Cash-strapped charities' survival fight

VITAL services around Suffolk are facing cuts today as cash-strapped charities face a battle to survive.

VITAL services around Suffolk are facing cuts today as cash-strapped charities face a battle to survive.

According to staff at charities, as well as their umbrella organisation the Suffolk Association of Voluntary Organisations (SAVO), a disturbingly high number of voluntary groups in the county are lurching from week-to-week.

They are desperate to find the funds that will secure their future, but all competing for money in what appears to be an ever diminishing pot.

Some charities are facing a financial black-hole so dire they are no longer able to take on new volunteers because they can not afford to train them.

Jonathan Moore, chief executive of SAVO, said: “It feels like a lot of us are Robinson Crusoe on our island and it's a question of survival.

“There isn't enough money to go round and everyone wants it.

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“It's going to have an incredible impact, especially with older people and younger people, because services that people are reliant on will be cut.”

Mr Moore said the reasons behind the collective plight were a mixture of public giving remaining static, less money going from the Lottery to causes, especially with cash being diverted to fund the 2012 Olympics, the amount of money from statutory authorities falling, grants for causes being aimed at new projects rather than established charities and more demands on the services and resources of all the charities.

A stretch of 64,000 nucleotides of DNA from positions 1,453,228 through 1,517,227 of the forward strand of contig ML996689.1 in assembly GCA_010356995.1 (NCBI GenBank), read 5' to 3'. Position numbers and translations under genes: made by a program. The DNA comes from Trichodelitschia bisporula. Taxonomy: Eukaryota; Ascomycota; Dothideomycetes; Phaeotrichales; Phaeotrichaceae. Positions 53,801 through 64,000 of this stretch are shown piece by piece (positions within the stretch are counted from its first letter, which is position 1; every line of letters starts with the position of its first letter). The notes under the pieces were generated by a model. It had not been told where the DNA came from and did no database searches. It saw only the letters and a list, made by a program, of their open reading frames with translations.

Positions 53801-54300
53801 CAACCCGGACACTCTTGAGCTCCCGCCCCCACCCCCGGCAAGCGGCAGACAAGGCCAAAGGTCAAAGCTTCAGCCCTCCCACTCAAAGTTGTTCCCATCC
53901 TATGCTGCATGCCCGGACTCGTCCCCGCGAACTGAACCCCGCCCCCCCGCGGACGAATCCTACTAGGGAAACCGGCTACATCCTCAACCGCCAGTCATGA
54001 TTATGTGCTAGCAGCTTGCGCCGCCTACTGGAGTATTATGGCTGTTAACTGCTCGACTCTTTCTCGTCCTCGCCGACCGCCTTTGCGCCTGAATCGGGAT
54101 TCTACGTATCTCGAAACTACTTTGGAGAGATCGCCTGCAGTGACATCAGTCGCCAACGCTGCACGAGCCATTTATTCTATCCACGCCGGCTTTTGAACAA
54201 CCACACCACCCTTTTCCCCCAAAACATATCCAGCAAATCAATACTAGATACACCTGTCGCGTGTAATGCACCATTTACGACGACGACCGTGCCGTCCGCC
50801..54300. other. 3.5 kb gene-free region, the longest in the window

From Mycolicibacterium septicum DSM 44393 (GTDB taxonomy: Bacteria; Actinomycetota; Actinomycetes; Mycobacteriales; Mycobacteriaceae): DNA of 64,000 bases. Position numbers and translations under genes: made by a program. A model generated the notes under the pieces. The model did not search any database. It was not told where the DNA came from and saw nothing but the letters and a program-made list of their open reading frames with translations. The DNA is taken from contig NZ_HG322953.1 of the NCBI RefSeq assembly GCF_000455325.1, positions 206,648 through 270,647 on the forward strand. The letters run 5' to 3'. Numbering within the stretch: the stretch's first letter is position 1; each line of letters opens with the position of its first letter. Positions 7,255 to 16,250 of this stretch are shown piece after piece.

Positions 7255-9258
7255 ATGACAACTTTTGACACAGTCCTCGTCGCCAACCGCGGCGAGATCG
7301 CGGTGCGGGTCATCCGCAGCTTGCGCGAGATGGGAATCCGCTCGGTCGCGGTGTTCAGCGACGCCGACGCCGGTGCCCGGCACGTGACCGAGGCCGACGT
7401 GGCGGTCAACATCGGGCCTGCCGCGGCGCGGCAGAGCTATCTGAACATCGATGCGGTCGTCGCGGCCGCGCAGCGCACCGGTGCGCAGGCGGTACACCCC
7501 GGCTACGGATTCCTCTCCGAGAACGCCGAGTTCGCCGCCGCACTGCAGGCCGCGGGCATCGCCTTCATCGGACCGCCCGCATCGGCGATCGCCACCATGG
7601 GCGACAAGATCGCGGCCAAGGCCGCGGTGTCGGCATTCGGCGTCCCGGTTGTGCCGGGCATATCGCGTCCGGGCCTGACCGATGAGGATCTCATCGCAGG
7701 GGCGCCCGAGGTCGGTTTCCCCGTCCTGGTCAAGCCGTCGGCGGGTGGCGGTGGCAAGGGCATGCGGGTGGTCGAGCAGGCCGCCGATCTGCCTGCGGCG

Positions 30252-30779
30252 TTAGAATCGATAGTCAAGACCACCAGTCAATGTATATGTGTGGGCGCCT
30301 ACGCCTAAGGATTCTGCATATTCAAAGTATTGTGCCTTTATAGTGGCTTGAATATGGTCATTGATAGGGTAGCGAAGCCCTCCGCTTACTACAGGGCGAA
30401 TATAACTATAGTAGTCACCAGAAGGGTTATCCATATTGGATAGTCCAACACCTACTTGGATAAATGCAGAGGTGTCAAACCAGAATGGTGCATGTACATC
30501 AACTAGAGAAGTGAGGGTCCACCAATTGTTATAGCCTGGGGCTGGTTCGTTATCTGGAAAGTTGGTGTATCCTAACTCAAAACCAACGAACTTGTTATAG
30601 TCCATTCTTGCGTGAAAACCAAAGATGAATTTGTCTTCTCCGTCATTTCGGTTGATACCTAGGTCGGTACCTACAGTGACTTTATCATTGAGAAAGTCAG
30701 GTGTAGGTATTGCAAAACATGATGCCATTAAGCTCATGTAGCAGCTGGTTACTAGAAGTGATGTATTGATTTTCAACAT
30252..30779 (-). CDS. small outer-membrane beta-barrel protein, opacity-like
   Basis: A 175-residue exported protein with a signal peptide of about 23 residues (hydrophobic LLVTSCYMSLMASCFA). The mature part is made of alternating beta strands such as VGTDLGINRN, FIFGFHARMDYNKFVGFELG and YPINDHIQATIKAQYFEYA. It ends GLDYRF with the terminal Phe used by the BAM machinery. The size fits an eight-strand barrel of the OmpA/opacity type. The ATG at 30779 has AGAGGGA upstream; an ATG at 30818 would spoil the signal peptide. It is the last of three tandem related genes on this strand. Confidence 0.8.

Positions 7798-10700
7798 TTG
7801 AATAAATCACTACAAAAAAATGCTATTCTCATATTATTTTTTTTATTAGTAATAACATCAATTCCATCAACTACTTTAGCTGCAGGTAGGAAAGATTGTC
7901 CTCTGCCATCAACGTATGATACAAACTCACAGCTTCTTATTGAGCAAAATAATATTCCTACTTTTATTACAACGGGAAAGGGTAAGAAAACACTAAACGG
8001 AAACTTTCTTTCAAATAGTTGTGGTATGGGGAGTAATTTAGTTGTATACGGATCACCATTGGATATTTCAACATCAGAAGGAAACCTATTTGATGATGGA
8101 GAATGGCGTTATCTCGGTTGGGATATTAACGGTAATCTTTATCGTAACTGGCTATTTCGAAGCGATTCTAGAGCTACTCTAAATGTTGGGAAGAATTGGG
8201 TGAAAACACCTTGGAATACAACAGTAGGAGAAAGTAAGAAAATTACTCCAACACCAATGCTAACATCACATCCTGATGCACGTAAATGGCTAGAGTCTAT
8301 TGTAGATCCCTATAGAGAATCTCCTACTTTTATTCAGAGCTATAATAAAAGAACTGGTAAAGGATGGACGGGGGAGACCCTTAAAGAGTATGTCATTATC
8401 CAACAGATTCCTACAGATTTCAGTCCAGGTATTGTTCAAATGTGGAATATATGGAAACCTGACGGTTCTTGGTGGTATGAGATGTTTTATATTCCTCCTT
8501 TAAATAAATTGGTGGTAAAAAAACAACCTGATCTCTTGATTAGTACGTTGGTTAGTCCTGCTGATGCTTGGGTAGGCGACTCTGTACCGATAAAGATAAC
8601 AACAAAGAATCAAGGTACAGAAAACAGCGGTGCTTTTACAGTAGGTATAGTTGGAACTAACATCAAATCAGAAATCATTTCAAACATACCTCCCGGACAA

Mr Moore said that as SAVO was a voluntary organisation without a research budget it was impossible for it to be sure how many charities in Suffolk were facing real difficulties.

But he said the organisation had recently been dealing with a large number of voluntary groups that were finding it difficult to stay afloat.

He said: “The funding available doesn't reflect the increases in costs and so many charities are struggling.

“There is a lot of potential in the voluntary sector but the investment needed is being held back. That is going to be damaging when the plans are actually for the voluntary sector to be playing a key role.

“It really is a worrying time; we're desperately trying to lobby the organisations that can make a difference about the impact of funding cuts.”

n Is your charity struggling to make ends meet? Write to Your Letters, Evening Star, 30 Lower Brook Street, Ipswich IP4 1AN or e-mail eveningstarletters@eveningstar.co.uk

A national perspective: The Charity Commission

THE Charity Commission said it was aware that some charities across the country were facing difficult times, but added that there were also many positive signs for good causes.

He said: “The number of registered charities has been growing year-on-year.

“The amount of funding that is available probably isn't increasing year-on-year to match the growing number of charities so charities are looking at new ways of raising money and new ways of encouraging people to donate money.

“There are cases where charities are struggling but overall the numbers are still going up.